West Nile Fades in Some Areas of the US

by Medindia Content Team on Jul 31 2007 2:55 PM

Summer rains create ideal breeding conditions for mosquitoes; they present an ominous health hazard carrying different diseases like west Nile, chikugunya etc. But it seems that the presence of the pest has decreased in some areas in the US resulting in less in less number of West Nile cases.

The top mosquito tracker is detecting some unusual signs this year, with fewer pests than normal showing up in many places while other sites are hot spots.

West Nile activity in the Washington region has been minimal this year, with just one human case reported in Virginia this summer. Last week, Arlington County officials reported their first West Nile-positive mosquitoes of the year. The District and Maryland have had no West Nile activity in 2007, even in mosquitoes.

"We've kind of steadily gone down both in human cases and infections in animals," said Kimberly Mitchell, Maryland's chief of rabies and vector-borne diseases.

This is also due to the effective preventive measures adopted by the Mosquito Control and Wetlands Management teams in different parts of the country. Truck-based spraying to knock out the unusually large pockets of virus-prone bugs was done in places like Hamilton, Lynn, Merrimac, Revere and Winthrop. They raised raising public awareness about prevention and applying larvicide to storm drains and other target areas. Public was enlisted in eradicating breeding grounds. Mosquitoes’ trapper known as resting boxes were also set up in different places to trap them. The long spell of dry summer also helped the situation.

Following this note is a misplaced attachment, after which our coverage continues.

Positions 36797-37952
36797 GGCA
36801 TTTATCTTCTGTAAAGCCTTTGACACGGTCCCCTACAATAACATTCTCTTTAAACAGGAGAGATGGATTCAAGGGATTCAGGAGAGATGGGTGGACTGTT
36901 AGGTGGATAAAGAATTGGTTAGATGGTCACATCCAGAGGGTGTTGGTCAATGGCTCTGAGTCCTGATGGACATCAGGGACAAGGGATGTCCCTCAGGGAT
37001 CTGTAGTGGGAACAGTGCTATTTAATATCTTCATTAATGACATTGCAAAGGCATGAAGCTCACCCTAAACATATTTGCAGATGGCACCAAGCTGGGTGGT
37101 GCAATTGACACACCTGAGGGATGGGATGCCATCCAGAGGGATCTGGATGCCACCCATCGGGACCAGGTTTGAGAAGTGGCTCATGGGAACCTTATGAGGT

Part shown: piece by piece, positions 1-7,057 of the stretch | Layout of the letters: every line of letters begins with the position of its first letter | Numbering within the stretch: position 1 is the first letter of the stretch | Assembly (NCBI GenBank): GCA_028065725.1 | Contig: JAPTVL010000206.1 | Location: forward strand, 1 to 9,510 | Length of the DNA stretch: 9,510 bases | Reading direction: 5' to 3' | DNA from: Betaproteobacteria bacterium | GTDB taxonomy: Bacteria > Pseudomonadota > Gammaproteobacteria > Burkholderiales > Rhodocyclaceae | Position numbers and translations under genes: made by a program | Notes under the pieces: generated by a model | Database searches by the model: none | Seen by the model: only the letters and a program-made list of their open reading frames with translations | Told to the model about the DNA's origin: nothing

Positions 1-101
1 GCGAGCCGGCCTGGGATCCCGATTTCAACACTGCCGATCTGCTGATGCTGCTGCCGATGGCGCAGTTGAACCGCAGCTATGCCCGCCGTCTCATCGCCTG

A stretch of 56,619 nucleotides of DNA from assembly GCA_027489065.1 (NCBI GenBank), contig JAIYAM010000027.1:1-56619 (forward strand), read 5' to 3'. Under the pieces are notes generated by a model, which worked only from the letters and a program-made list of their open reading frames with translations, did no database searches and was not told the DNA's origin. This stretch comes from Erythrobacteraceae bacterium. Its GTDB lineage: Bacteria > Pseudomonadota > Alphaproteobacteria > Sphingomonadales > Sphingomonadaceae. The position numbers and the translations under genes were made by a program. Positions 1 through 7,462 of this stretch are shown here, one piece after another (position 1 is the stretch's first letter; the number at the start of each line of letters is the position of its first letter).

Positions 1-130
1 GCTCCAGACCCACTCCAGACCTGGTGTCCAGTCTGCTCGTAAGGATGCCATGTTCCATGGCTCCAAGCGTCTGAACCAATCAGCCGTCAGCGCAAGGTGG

In some parts of the country there has been an increased activity of the mosquitoes but no human case has been reported as yet.

West Nile is spread to people by infected mosquitoes that get the virus by biting infected birds. Symptoms range from mild, flu like discomfort to encephalitis and meningitis. In extreme cases, it can be fatal.

Predicting the risk of bug-borne viruses is tricky in any year, according to disease specialists, because part of the equation depends on precipitation. Some mosquitoes thrive in soggy conditions; others flourish in times of drought. Both Culex pipiens, a primary carrier of West Nile virus, and Culiseta melanura, known for bearing EEE, thrive in drought conditions, specialists said.

The Culex breed in catch basins, which often have stagnant water even during droughts. They also feed on the organic material left behind when wetlands dry up. And Culiseta are known to hang out in fresh-water, woodsy swamps, where their favorite breeding spots are in crevices of uprooted tree stumps that often are exposed during dry spells.

The health authorities have warned the public to protect themselves against the mosquito bites. As soon as a virus is tracked the public in the neighborhood is alerted by Web site postings or news releases.